Japan’s ANA expects to record loss of US$5 billion

TOKYO – Japan’s ANA Holdings Inc. expects to log a record net loss in the region of 530 billion yen (US$5.04 billion) for the business year through next March as the industry has been hammered by the COVID-19 pandemic, reported Xinhua news agency, quoting sources from the airline on Wednesday.

ANA Holdings Inc., the parent company of All Nippon Airways Co., is of the opinion that the carrier’s recovery, especially for international flights, is linked to the pandemic and thus it might take some time until demand recovers, they said.


The Japanese government’s domestic travel subsidy programme has helped domestic passenger numbers increase from next to nothing since the virus outbreak here, while passengers for international flights in the five months through August tanked 96 per cent from a year earlier, ANA Holdings Inc. said.

This was owing to numerous countries and regions around the world slapping travel bans and restrictions on each other, with Japan itself being no exception, although the government is slowing setting about reestablishing reciprocal flights, predominantly for business people, with countries and regions deemed to have successfully dealt with the pandemic.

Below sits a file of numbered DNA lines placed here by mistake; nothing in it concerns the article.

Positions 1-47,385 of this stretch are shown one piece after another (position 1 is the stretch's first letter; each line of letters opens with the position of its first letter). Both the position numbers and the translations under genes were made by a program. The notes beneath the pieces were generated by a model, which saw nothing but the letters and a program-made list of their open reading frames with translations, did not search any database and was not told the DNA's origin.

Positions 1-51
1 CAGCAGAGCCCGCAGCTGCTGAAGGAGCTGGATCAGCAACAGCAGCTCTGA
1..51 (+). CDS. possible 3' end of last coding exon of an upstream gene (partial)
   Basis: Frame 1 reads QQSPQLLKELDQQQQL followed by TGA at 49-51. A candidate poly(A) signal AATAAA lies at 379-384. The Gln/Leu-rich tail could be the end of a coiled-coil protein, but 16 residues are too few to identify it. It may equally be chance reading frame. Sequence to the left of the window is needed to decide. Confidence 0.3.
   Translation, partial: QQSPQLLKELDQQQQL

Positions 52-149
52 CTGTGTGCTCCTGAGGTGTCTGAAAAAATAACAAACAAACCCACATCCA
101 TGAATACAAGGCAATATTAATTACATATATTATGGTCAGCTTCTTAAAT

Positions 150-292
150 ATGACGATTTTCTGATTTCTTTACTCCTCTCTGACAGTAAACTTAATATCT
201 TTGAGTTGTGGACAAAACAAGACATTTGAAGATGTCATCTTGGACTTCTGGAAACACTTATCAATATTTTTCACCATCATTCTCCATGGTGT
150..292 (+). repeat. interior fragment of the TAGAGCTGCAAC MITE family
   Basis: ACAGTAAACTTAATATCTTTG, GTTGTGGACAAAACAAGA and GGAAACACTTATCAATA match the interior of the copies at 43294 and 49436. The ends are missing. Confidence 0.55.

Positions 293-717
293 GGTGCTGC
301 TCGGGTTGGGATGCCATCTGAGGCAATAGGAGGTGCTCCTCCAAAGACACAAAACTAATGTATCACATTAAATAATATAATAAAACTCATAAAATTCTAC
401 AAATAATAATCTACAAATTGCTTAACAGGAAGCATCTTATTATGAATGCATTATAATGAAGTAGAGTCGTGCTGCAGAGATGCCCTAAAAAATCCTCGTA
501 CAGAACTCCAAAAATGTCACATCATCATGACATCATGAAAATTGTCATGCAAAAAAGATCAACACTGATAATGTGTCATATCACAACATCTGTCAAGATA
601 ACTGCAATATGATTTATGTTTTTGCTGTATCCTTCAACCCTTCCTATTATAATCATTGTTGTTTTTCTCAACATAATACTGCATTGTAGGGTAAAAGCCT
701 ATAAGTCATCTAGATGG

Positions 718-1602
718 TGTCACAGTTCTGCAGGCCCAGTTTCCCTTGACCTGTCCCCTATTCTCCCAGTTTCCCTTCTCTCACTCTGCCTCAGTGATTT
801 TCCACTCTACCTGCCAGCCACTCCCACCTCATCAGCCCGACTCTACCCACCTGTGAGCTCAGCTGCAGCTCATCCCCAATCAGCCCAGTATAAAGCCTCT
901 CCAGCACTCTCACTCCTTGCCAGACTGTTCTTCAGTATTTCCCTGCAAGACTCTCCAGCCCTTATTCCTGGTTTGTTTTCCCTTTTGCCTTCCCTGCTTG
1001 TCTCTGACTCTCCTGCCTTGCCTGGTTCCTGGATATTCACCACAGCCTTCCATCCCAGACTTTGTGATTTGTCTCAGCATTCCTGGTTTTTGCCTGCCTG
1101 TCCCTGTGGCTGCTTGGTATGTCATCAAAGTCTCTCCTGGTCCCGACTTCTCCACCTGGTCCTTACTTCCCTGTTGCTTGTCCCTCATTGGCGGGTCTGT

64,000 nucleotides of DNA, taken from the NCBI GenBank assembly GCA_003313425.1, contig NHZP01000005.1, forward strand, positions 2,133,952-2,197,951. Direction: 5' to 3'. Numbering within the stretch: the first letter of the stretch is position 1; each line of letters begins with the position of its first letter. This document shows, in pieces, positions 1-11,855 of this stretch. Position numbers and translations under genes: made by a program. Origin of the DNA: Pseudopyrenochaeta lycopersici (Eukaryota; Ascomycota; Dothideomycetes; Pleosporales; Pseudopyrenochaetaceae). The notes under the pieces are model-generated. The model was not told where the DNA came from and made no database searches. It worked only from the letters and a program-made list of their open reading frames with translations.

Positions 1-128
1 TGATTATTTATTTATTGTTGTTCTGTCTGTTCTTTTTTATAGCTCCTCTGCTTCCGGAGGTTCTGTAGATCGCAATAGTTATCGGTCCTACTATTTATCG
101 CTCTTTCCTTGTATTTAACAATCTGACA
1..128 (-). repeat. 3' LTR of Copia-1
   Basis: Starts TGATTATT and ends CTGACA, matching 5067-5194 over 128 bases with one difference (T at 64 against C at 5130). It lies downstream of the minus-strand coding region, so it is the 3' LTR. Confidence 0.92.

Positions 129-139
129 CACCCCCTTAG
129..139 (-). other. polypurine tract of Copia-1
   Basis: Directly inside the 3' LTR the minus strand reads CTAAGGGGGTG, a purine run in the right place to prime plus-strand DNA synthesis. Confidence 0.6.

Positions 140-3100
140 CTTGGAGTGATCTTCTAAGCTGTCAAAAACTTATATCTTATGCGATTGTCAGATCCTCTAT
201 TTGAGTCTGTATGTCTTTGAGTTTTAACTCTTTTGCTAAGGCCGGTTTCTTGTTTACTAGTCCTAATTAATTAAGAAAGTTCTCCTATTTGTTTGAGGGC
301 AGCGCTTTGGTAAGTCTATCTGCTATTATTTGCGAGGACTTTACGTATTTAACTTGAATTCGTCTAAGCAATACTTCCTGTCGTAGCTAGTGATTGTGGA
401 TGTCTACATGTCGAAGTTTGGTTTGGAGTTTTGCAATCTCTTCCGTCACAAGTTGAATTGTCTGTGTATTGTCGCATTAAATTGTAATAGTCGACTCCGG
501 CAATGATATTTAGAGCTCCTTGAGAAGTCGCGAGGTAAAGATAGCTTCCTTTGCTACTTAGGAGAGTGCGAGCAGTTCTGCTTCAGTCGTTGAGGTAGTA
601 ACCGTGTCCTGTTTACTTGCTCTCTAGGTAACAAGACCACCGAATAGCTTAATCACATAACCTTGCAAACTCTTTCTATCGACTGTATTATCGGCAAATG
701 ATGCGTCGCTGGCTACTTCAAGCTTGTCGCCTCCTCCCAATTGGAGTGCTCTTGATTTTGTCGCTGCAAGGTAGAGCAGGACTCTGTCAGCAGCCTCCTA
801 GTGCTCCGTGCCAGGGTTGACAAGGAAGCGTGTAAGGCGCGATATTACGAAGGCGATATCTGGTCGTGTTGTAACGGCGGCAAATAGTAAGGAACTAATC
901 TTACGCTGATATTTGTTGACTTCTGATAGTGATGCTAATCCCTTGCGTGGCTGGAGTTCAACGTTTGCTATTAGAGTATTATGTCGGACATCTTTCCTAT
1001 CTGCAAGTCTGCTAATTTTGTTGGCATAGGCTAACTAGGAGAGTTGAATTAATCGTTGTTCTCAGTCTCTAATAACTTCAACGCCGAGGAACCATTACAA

All Nippon Airways Co., so far this business year has opted to withhold an earnings guidance due to uncertainty surrounding the pandemic, but will announce next Tuesday its earnings for the first half of the current business year through September, the sources said.

The company will also, the sources said, provide its forecast for its full-year earnings.

ANA posted a net loss of 108.82 billion yen (US$1.03 billion) in the April-June quarter. It will also count a significant part of the debt from subordinated loans from Japanese banks as capital, insiders said, and cut annual wages and bonuses as other means to streamline its operations.

The sources also said that unpopular routes will be suspended and assets deemed unnecessary will be sold.

ANA will also, as part of its wholesale cost-cutting measures, reportedly retire half of its 60 wide-body jets due to a slump in demand.

A wide-body jet is any aircraft wide enough to offer two passenger aisles, such as the aged 747 “jumbo jet” and the more recent Boeing 777 or 777X and Airbus’ easily recognisable A380.